"Anyone who knows me, knows my family is my world. I thought I found my only love when I met my wife, but then my daughters called me 'Daddy.' Being a father is a big responsibility, but there is no better reward than to feel their endless love and see their smiles light up a room." -- Giovanni Carlo, Philadelphia
"I discovered that I was pregnant and began my life as a queer solo parent when I was still just a teenager. I always knew that I wanted to have children and I had never wanted to give birth to them, but I went with the experience all the same. ... [Then] I fell in love with one of the best single moms I knew, and I married her and became a father to a second child. My children are 12 and 9 now, and along with my wife, they are my world. My wife and I are in the process of trying to conceive a third child and we are so in love with the intention of it all.
"I never planned for either of my children; they came about in such different ways, and it's so amazing to be in this place where we are creating this new little human together all of these years later. Many parts of me wish that it were an easier process, and yet none of this has been easy and all of it has been worth it. Coming from a family of origin where I never fit and still don't, the greatest adventure of my life has been being a father and a husband." -- Wyatt, Massachusetts
"I love being a trans father. My son is only 10 months old and I'm already teaching him to be an LGBT activist. I bring him with me when I educate students about gender identity. Having him there helps show the students that transgender people are capable of raising children in loving families. My wife and I also walked in the Long Beach Pride Parade with him for the first time this year. I love these special occasions when I can show off my family while being open about my gender identity. As my son grows up, he will have heard the story of my transition several times. It is my hope to teach him about gender equality and diversity so that he becomes an open-minded adult." -- Chad, Long Beach, Calif.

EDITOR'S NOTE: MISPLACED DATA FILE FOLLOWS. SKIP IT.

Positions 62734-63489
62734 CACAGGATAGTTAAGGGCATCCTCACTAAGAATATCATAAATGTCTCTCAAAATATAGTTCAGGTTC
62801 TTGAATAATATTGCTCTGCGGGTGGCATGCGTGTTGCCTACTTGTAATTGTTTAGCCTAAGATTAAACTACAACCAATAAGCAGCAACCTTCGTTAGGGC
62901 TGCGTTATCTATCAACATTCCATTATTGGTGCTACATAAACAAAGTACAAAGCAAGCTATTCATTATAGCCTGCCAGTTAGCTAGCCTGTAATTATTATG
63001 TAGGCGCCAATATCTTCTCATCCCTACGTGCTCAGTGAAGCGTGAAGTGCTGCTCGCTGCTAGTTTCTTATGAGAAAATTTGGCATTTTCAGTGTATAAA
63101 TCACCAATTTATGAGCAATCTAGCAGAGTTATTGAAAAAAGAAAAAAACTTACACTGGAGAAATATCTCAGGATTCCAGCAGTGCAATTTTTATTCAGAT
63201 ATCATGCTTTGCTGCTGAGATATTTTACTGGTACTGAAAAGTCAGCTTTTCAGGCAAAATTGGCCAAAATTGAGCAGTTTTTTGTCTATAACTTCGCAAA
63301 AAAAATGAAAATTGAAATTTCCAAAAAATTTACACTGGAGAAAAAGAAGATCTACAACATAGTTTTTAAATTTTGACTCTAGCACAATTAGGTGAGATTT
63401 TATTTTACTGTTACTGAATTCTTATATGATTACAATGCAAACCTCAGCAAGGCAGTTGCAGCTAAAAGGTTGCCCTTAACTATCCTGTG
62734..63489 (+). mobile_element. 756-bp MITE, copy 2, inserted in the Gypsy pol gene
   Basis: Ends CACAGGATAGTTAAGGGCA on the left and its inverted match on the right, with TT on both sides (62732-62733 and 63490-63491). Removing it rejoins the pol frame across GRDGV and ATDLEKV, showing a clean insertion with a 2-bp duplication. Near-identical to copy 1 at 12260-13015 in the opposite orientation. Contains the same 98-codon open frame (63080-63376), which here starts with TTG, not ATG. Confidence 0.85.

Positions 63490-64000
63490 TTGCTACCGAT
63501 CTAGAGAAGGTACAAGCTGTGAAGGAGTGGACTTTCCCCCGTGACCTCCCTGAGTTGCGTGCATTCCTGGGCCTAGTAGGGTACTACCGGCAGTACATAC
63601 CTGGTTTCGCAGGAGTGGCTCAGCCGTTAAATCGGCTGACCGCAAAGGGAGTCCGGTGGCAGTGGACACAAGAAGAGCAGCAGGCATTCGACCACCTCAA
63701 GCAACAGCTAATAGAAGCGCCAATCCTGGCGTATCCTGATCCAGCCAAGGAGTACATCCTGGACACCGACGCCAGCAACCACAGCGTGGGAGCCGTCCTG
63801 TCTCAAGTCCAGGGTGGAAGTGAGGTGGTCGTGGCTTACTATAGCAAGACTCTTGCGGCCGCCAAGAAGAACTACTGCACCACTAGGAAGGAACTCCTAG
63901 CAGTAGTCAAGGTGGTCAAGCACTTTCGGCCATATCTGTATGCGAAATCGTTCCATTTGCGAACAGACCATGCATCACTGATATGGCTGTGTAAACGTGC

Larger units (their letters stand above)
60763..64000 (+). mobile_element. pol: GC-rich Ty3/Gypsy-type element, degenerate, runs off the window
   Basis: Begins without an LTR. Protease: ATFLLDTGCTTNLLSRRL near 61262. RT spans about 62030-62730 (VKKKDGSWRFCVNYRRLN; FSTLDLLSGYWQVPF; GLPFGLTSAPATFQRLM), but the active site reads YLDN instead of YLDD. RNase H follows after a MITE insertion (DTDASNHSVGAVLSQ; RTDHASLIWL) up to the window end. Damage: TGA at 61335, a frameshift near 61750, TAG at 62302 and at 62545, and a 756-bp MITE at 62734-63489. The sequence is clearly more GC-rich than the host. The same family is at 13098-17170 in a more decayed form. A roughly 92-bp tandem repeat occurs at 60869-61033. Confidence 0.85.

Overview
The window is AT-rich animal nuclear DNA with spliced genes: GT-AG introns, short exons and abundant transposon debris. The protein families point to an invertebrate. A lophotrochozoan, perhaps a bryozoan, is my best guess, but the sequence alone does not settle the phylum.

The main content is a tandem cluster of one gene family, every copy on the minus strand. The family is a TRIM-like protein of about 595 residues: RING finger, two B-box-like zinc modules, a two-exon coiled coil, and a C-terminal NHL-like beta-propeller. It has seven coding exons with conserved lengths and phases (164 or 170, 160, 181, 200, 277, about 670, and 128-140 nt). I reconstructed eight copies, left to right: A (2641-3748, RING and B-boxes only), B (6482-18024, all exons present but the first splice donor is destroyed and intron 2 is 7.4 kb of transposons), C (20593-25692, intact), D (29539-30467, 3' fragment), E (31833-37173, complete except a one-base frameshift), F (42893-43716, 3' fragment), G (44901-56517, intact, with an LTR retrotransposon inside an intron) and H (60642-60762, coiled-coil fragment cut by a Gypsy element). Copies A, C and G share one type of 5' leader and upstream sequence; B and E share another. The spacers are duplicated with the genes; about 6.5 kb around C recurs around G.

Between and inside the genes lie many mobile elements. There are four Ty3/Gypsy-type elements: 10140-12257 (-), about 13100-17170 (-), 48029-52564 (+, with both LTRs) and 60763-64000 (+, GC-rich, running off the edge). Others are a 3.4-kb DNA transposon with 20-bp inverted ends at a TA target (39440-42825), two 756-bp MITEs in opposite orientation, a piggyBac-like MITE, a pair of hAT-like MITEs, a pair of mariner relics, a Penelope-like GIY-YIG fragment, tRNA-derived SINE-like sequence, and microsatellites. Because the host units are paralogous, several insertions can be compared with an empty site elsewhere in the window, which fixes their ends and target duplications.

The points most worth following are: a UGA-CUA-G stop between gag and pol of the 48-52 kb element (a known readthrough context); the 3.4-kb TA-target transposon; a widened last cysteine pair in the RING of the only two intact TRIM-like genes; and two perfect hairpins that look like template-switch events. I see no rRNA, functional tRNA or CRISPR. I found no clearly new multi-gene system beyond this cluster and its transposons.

"Strangers and relatives inquire daily, 'Do you know what [you and your wife are] having? Boy or girl?!' As a trans person, I want to flail at them. It is as if they have learned nothing. As if biology is still destiny, when I am living proof that it is not. The truth is this: I do not care what parts my kid possesses. I care that my kid is healthy. I care that they are kind most of the time and that they apologize when they are not. I care that they have the self-determination and comprehensive knowledge to make the best decisions. And if the best decision for them ever includes coming out or transitioning, I will love and support them through whatever comes. I may mess up on pronouns from time to time, but I will apologize and make a renewed effort to get it right. After all, even trans fathers are human." -- Riley Johnson, Chicago
"I am proud to claim the title of Dad to Aimee, even though I am transgender and identify as female. Aimee (pictured above, left) is the most kind, loving, supportive, and accepting daughter that a person could have. She has stood up for transgender issues at her Catholic school and has even said that if she is dating a boy who has a problem with her dad being trans, he will have to either accept me or lose her. I couldn't be more proud of the person that she has become.
"I will always be her dad. ... When the time comes that she needs her father to walk her down the aisle, I will be proud to put on that monkey suit and be the person she needs me to be at that moment." -- Becky Lynn DuPree (pictured center with Aimee, and sister Kathy at right), Houston
"When I first broached my plans to transition to my kids, their mom and I felt they should have the right to call me by the name with which they feel most comfortable. They asked what I'd prefer, and I suggested 'Dad,' since I would always be their dad. All three immediately agreed. It can be awkward at times, as I warned them it would be, but we see each encounter as an opportunity to educate. When friends of my youngest told him, 'You can't call her 'dad' anymore. You now have two moms!' He said, 'No, I don't. She's my dad.' "-- Dawn Ennis, news editor at The Advocate, Los Angeles